College Students—you Need an Estate Plan, Too!

College students—you need an estate plan, too!

We know that making a plan for your estate is the last thing on our mind as you complete college applications, housing requests, and about a million other things before you walk across the stage with your high school peers.

Hear us out, though: addressing the four areas below can help you avoid a potentially disastrous situation if something were to happen to you during your college experience. While you’ll likely enter college as a legal adult (18 in New York), your loved ones will be a huge part of ensuring your wellbeing in this next stage of your life.

  1. Health Care Proxy. New York has a legal document available to all competent adults. This form designates a health care agent who can make medical decisions for you if you become incapacitated. These decisions empower your agent to make decisions on any treatment, service, or procedure that is intended to diagnose or treat any mental or physical conditions you have.

Importantly, your health care agent is able to refuse life-sustaining treatments on your behalf. These are extremely sensitive situations but nonetheless important for you to address. You can also make designations for things like organ donation and even name an alternate agent on your health care proxy document.

  1. HIPAA Release. Many people are familiar with the sensitivity around personally identifiable medical information, but it’s certainly an abrupt change when it comes to HIPAA information and college students. The Health Insurance Portability and Accountability Act (HIPAA) contains a key privacy provision that limits who can see the medical information of those aged 18 or older.

Without signing a HIPAA release form that names your parents, guardians, or loved ones as HIPAA recipients, there might be a needlessly complex legal process to determine who can access your medical records. While college is supposed to be an enriching time of your life, there are plenty of opportunities for “fun” to get out of control. Hopefully, you are able to have a fulfilling college experience without the need for HIPAA information to be relayed to a family member. However, it is good to have this arranged before you need it.

  1. Durable Power of Attorney. It’s likely that, if you have not already started one, you’ll create a checking account before heading off to college. Having a savings account and manageable line of credit are also prudent. After you turn 18, your parents won’t be able to move money into these accounts or, generally, much of anything unless you sign a power of attorney that grants them access. If you’re lucky enough to have your parents help you with your taxes, you’ll also need a general power of attorney to make that happen. Plus, you’ll have someone to pay certain bills if you decide to study abroad for a semester. A general power of attorney that’s durable empowers your agent to act on your behalf even when you’re incapacitated.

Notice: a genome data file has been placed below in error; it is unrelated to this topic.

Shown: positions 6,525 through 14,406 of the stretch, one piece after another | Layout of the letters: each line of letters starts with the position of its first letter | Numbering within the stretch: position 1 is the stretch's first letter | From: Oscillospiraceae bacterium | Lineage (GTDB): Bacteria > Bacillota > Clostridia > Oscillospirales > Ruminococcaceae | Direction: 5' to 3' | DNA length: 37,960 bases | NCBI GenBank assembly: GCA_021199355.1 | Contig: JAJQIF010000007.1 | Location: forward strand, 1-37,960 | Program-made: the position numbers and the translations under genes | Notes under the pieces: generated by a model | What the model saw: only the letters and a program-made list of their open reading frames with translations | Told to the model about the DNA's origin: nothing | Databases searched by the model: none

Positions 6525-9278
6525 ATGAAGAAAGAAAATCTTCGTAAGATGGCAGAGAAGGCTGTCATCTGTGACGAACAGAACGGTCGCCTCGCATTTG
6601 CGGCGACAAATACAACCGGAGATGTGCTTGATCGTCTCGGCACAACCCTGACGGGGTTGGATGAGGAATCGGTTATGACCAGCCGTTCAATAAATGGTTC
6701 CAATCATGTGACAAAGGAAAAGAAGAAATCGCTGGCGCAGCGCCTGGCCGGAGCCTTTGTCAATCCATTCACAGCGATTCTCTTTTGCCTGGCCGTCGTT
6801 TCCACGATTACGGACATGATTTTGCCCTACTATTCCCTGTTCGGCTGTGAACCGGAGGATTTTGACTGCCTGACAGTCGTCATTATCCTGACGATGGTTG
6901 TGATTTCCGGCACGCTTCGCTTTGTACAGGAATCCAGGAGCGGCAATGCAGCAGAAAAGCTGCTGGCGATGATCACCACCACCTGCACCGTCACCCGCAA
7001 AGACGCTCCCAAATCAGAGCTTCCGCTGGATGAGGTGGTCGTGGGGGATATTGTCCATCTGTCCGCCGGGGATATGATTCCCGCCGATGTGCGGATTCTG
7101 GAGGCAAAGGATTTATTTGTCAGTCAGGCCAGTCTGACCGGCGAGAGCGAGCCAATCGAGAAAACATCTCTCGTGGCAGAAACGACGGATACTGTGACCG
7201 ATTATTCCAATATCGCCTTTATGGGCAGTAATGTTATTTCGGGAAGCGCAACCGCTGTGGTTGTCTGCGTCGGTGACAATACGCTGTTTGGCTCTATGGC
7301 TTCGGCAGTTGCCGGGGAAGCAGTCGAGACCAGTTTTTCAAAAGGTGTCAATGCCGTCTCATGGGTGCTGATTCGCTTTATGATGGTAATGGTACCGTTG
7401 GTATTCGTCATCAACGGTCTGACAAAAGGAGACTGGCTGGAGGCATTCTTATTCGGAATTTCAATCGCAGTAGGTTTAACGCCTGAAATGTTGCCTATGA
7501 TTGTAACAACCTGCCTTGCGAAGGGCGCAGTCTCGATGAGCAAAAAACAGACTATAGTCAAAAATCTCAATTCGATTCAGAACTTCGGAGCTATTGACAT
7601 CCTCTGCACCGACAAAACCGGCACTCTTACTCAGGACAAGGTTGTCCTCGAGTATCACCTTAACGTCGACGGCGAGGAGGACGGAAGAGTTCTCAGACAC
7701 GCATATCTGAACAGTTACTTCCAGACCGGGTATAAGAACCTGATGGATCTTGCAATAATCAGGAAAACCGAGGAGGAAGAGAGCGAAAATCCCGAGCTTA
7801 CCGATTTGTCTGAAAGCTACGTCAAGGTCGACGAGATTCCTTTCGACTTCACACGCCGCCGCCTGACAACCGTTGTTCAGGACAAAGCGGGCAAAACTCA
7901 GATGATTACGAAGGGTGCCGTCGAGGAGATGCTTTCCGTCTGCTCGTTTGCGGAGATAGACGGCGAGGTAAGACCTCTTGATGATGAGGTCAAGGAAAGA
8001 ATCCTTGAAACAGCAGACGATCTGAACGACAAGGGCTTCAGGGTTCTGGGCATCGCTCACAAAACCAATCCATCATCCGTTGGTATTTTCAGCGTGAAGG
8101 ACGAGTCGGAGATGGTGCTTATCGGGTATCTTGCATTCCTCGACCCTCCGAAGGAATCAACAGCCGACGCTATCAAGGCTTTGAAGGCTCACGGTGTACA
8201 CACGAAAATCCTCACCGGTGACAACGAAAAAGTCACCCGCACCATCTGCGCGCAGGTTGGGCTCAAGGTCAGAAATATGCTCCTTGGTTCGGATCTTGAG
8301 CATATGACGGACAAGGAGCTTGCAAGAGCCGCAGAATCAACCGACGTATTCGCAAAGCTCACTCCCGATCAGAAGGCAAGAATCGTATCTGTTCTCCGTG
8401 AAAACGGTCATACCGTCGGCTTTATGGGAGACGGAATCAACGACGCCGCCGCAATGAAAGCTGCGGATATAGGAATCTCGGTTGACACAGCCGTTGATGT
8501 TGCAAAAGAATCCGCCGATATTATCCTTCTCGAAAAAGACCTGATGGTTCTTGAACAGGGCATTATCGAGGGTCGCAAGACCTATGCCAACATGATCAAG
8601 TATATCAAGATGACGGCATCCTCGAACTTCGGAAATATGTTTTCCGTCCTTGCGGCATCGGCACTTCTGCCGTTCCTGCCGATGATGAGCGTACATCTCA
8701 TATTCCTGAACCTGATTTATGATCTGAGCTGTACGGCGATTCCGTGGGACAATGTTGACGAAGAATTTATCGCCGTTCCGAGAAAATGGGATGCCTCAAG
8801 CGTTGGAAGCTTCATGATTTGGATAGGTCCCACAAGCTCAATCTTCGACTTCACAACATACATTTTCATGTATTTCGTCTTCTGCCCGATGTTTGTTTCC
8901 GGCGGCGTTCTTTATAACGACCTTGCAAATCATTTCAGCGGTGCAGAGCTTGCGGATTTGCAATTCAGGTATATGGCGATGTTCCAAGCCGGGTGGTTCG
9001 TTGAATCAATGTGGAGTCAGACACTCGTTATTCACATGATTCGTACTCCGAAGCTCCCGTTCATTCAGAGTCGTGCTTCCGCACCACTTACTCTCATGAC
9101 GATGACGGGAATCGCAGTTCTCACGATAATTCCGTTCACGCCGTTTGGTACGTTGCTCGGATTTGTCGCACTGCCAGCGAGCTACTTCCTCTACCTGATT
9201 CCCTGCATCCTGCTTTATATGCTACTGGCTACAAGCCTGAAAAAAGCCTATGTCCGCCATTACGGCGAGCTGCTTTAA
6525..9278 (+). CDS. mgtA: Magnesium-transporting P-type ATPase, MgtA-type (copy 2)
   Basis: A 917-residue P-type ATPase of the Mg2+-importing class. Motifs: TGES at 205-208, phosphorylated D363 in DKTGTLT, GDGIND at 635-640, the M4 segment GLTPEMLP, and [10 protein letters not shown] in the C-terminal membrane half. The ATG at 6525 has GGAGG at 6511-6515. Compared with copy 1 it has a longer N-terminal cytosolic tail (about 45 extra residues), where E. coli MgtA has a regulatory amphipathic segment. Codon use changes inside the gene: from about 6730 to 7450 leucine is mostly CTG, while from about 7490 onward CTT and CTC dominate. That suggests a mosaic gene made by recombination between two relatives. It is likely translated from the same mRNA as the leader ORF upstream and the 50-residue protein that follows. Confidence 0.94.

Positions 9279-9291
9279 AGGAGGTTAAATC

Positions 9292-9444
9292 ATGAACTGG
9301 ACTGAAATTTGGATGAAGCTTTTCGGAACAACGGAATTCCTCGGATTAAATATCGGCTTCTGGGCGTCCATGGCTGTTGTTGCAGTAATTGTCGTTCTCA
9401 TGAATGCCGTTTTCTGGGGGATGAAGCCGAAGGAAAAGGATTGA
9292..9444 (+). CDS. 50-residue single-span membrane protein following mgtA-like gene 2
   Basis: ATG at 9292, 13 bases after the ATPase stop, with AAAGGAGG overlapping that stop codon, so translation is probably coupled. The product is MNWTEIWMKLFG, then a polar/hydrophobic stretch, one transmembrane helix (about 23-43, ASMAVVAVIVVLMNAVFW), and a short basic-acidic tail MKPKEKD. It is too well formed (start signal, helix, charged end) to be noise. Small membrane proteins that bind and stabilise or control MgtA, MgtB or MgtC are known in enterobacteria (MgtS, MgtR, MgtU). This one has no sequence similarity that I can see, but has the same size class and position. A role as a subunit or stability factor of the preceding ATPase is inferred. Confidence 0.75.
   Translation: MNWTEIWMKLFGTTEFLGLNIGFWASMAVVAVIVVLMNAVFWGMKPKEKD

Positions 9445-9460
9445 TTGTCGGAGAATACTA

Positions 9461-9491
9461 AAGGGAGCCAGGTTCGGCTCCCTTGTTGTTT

1. FERPA Waiver. The Federal Education Rights and Privacy Act (FERPA) protects the release of certain educational records like your GPA,  transcript, disciplinary records, and medical information. Why is medical information included? Many higher-educational institutions view those records as part of your educational records. Once you turn 18, your parents or guardians may not be able to send your educational records and personally identifiable information to health providers or even access the information. A FERPA waiver takes care of this issue by laying out what your school may allow your parents to access.

You’re No Longer a Child!

Some schools give future students reminders about completing these important forms while others completely leave it up to students. Regardless, an exciting and terrifying truth hits all college students before they move into their dorms: They are adults, and their parents can no longer act on their behalf when it comes to important matters.

Just because you’re young and invincible doesn’t mean you don’t have some important tasks to take care of. The Browne Firm is well-equipped to handle estate planning for those at any stage of their lives. We hope we get the chance to provide you with smart, precise legal services before you head off to the next great adventure of your life. Give our team a call at 914-530-3070 to set something up.

Author Bio

Danielle Browne is the founder and managing attorney of The Browne Firm, a New York-based estate planning and business law firm. Danielle leverages her background, serving as general counsel for a Fortune 500 company and working with startups to represent clients in entity formation, intellectual property protection, contract drafting, estate planning, and more.

With more than ten years of experience as an attorney and business executive, she has represented clients ranging from entrepreneurs and small businesses to artists and Fortune 500 companies. Danielle received her Juris Doctor cum laude from the University of Miami School of Law and is licensed to practice in New York. She has received numerous honors for her work, including being named a 2015 Future Leader by the WNBA President while serving as general counsel for the Atlanta Dream.

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